My story begins with a kidnapping. This was back in another time, in the year 1837, and the child they took from my family must have been around seven years old, though they tell me that he was small for his age. From what I know, from what my relatives can remember and have told me, the boy was taken from Linares, Nuevo León. He was playing with some other children at the fair; they were chasing one another around the bandstand and booths when their mothers first screamed out to them. But already it was too late. The Indians were attacking and killing the fathers and mothers. They took the children on their horses and rode to the north. The Mexican soldiers chased them through the night, gaining on them, but by dawn the Indians had crossed the river into what a year earlier had become another country. There they lowered one child to the ground before riding off farther into Texas with the rest. No one knows why they left behind the one child—maybe to slow down the soldiers? What we do know is that the boy they left was my great-great-grandfather.
This, more or less, is how I recounted my family’s story to the young receptionist at the Palacio Municipal, in Linares, the one place I figured might have some clues as to what had really happened back then. The year was 2002, and I was beginning my research for a novel. It would be based partly on this kidnapping, one of the first stories my Tío Nico, my father’s youngest brother, had told me, when I was maybe five or six. According to my tío, our family was actually from the state of San Luis Potosí, just south of Nuevo León, but my great-great-grandfather had been visiting Linares with his parents when the Indians attacked. A family of early settlers living near present-day Hidalgo, where the kidnappers had crossed into Texas, rescued him and, when it was clear he had no one to go back to, raised him but allowed him to keep his last name. My great-great-grandfather and the Casares name began anew on this side of the river. As far as I know, I was the first descendant to return to the small city where my great-great-grandfather’s kidnapping had taken place 165 years earlier.
Because no one in my family had found a written account of this particular event and so many of the details had been forgotten, there was some dispute as to whether the story was true or simply legend. Tío Nico, who is known for his stories, liked to tell this one in epic terms, adding a touch of predestination to our forefather’s being carried away by original inhabitants of the Americas and left in a new country, which was also an old country, since it had been part of Mexico before the Texas Revolution and, later, the U.S.-Mexican War, a conflict that had stripped many early settlers of their property and rights, including my tío’s generation along the border. My father, on the other hand, was pretty sure his little brother was making the whole thing up. Their ongoing quarrel didn’t matter so much to me—I was writing a book of fiction—but I was curious how much of this story might be based on real events. So late one afternoon I’d walked across the bridge from Brownsville to Matamoros, caught a bus to Monterrey, and there, after a long wait, boarded the overnight bus that delivered me to Linares.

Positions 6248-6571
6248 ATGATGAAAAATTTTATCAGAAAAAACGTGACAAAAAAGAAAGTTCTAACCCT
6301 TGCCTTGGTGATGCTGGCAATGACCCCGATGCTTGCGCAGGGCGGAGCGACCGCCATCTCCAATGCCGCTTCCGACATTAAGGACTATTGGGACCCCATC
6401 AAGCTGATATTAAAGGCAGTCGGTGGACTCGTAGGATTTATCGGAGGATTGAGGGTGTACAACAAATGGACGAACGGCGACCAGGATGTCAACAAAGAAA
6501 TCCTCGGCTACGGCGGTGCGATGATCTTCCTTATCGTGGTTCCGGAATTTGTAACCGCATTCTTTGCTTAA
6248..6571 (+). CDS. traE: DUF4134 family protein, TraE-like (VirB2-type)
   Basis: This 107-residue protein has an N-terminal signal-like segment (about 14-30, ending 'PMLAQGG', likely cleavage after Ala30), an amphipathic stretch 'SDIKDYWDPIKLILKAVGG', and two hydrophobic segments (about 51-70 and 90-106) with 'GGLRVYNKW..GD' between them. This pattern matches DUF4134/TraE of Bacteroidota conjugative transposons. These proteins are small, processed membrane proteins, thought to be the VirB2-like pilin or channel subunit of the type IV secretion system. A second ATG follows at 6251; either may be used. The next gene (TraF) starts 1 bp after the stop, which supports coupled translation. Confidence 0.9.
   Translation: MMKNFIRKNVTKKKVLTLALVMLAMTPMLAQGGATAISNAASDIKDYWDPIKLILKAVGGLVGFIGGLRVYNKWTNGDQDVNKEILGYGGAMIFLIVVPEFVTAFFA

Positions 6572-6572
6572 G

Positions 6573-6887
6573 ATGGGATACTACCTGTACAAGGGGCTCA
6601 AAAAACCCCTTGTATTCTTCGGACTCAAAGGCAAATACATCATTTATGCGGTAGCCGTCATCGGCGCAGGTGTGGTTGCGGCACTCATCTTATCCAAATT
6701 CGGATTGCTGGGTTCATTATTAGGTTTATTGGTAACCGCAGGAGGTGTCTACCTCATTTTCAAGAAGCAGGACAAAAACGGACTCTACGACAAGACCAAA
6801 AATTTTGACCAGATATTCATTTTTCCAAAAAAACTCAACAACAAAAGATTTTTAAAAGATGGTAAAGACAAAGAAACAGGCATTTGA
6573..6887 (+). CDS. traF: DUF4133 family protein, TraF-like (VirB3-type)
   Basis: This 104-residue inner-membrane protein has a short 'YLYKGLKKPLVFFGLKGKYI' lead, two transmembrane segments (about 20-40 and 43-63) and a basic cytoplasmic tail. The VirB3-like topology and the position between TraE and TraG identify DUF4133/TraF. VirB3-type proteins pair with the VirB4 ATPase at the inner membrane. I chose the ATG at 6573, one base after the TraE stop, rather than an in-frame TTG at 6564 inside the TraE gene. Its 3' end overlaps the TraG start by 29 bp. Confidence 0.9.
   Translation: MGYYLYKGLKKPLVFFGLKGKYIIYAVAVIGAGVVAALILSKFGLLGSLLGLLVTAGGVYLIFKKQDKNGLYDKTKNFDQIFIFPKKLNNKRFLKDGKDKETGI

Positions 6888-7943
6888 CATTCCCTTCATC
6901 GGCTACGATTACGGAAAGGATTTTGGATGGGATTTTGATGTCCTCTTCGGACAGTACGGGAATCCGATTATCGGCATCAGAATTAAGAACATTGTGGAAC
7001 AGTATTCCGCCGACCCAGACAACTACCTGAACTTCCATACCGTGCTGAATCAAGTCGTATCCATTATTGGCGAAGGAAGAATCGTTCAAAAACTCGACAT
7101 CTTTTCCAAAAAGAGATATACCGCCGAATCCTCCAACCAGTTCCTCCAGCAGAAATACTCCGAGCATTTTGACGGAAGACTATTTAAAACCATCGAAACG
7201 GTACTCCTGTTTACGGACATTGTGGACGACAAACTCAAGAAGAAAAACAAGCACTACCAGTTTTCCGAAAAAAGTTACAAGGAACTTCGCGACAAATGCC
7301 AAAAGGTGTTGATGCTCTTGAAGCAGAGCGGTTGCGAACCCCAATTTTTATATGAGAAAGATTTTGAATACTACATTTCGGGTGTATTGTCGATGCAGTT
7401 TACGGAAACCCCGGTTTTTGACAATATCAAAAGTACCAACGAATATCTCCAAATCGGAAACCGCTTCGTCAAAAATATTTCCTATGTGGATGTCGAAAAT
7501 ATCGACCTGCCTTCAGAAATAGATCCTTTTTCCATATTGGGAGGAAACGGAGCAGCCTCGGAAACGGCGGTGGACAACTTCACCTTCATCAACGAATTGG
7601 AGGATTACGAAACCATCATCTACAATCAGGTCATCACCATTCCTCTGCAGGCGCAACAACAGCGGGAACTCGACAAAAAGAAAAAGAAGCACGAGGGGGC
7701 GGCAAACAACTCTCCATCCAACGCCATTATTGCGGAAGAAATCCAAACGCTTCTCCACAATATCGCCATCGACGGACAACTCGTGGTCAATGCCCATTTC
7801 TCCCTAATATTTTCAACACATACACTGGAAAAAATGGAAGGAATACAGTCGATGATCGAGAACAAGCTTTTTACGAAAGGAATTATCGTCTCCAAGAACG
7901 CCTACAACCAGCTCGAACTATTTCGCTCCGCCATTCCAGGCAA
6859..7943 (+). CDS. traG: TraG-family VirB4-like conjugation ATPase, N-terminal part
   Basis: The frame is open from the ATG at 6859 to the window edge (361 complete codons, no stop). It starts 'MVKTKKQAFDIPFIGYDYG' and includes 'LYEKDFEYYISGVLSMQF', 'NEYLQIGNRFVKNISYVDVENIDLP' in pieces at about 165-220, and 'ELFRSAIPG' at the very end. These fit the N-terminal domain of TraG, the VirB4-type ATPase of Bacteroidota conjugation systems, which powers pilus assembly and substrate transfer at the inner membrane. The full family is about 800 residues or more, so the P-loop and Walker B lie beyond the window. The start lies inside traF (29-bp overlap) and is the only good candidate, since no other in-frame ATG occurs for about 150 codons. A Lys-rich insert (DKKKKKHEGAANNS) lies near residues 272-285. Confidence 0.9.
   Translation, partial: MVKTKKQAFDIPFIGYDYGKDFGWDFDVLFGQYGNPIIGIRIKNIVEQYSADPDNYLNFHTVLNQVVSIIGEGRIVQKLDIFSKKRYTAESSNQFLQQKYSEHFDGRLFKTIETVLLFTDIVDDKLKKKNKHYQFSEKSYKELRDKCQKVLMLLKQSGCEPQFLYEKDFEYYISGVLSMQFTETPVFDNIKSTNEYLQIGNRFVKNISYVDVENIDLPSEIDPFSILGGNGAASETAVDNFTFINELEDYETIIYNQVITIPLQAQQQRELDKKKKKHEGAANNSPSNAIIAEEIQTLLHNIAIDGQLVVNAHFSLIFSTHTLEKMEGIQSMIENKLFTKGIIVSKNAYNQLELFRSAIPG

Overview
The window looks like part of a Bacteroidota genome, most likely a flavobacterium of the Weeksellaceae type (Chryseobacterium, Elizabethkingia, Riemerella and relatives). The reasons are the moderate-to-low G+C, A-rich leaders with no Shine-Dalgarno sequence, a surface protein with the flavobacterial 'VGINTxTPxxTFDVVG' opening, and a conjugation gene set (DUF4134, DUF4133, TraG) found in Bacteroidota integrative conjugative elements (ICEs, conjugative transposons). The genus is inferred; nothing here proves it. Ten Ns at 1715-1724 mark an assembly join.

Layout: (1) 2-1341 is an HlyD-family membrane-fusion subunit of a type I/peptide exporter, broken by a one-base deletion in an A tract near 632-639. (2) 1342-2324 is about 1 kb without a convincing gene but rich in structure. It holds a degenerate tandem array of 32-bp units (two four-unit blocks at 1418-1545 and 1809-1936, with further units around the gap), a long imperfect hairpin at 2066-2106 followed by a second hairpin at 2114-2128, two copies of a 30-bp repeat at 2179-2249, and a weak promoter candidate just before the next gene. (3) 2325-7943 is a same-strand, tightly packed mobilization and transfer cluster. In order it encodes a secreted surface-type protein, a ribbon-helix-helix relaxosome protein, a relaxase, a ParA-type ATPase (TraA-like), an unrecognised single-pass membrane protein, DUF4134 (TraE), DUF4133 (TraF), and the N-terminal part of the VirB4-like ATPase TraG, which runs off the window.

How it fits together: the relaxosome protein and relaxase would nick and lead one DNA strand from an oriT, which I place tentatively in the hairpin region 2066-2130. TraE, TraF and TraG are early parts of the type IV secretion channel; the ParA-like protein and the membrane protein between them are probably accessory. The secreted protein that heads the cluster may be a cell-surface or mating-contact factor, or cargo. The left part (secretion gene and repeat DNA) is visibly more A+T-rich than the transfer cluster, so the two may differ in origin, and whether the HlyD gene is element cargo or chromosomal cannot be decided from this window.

I remember the receptionist had pink braces, and her upper lip would bulge when she caressed the wires with her tongue. As I was telling her my story in Spanish, I heard what sounded like a short gasp and noticed her eyes widen, as if the kidnapping had happened only this morning and there was still time to do something. Then she reached for her rotary phone and the ledger she had asked me to sign earlier.
She dialed upstairs to her supervisor. Dating back to the late 1800’s, the Palacio Municipal is a historic monument, its Doric columns a relic of the country’s colonial past, and its occupants endure without the modern convenience of air-conditioning, instead leaving the French doors agape to allow the occasional breeze. The two-story administration building stands near the cathedral, and as government buildings and churches in colonial Mexican cities customarily face the main plaza, the Palacio and the church face the Plaza Principal de Linares. With most of the doors throughout the Palacio open, we could hear our call ringing in the office above us. The receptionist gazed at the ornate design on the ceiling, moving her eyes from one corner of the molding to another, as if she might be able to see how close the person above her was to answering. When he did, it was only after chitchat and answering a question he had about some document that needed to be typed that she was able to explain the purpose of her call: a gentleman is here from the United States, and he wants to speak to the archivist.
“His name is Oscar Casares,” she said, reading the name as I had written it on her ledger.
“KAH-sa-rez,” I corrected her, stressing the first a, as my family always did. She had said it “Ka-SAH-rez,” with a stress so slight it might have gone unnoticed by someone else. The difference is confusing, I realize. But however subtle, the fact is that “Ka-SAH-rez,” as she had pronounced it, is another family’s name.
She glanced down at the ledger and nodded, though I sensed she was agreeing not with me but with something her supervisor had said.
Then she covered the phone with one hand and asked if the archivist was expecting me. Not exactly, I told her. It had occurred to me only that morning that I should have made arrangements and not simply arrived on an overnight bus. I gathered from